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I chose this book partly because it is crime fiction, but mainly because I read J M Coetzees Slow Man recently, which is about a man who loses his leg. Clearly, it is a secondary theme in this book, buy losing a limb must be one of the most traumatic things that can happen to anyone and I value books that try to explain the pain and mental anguish that it can cause. Unfortunately, the topic was only lightly touched upon and the book was far too similar to Michael Dibdins work to be of any great value.
Inspector Anders is a hero because of his actions ten years before, in which he lost a leg. Since then, he has taken desk jobs and thinks that is the way that things will remain until he retires. Then he is asked to re-examine the murder into a judge and magistrate in another city and report his findings back to Rome. Everyone knows that the Mafia were responsible, but as the citys bureaucrats are as involved with the Mafia as those responsible for the murder, but equally everyone knows that the true story will not be allowed to come out.
Then Inspector Anders meets the wife of the magistrate and is convinced that he must find her husbands murderer. Much to the despair of the local commissioner of police, Anders investigation takes an unexpected turn and despite being tailed, he manages to throw off his followers time and time again. Can he uncover the truth without causing the deaths of more innocent people first?
Having lost his leg ten years before, Inspector Anders has clearly struggled to get his life back on track. He spent several years out of the police, until he decided to return to take up a desk job. All he wants to do is finish this investigation and return to Rome to retire. However, his tenacity persuades him not to give in to pressure to tell a fake story. He has a penchant for older women with older bodies, perhaps because he is aware that his own body is less than perfect.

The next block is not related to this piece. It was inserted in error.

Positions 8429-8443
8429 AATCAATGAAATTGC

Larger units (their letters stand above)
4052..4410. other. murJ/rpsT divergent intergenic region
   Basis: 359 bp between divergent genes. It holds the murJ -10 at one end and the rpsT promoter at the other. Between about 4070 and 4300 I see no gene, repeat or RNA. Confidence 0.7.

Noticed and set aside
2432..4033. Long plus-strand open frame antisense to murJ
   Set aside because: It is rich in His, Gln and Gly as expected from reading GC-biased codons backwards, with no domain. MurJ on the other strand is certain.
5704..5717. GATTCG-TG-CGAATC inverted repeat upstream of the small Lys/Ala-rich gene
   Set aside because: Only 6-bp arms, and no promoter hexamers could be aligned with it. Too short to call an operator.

His character reminds me very much of Dibdins Aurelio Zen both have done well in their careers in the past, but have been forced to slow down. Both are emotionally retarded and seem unable to commit to a relationship. Both like to work on their own and refuse to work with a partner. So similar in fact that they could be the same people and as Aurelio Zen appeared first, Anders has to be a copy.
None of the other characters are well developed. Anders is definitely the central character (again like Zen), all the others are kept very much in the background and to be honest, I was happy for it to be that way.
I liked the way the story developed. It started gently, but speeded up in all the right places. This is one advantage that I think it has over Dibdins work, which is often too long and tedious and starts to flop towards the end.
The writing style wasnt bad and suited the flow of the book, although I cant see it winning any literary prizes. Sometimes though good clear language that says what it needs to and no more is good enough for me. There is nothing worse than the pretentiousness of some authors who throw in complicated language with no other purpose than to show off.
Unfortunately what let this book down was not only that Inspector Anders reminded me very much of Aurelio Zen, but that the plot was also very similar to one of Michael Dibdins, as well as being set in Italy. Michael Dibdin does what he does very well, but there is no need for another one.
If you havent read any of Dibdins work, this is probably worth a read. If not, on the whole, it is an inferior read. Recommended, but with reservations. However, it is worth noting that whatever I think of it, the book did win the Australian Ned Kelly Award for the Best First Crime Novel in 2000.
The book is available from Amazon from £4.48. Published by St Martins Griffin, it has 240 pages. ISBN: 0312291493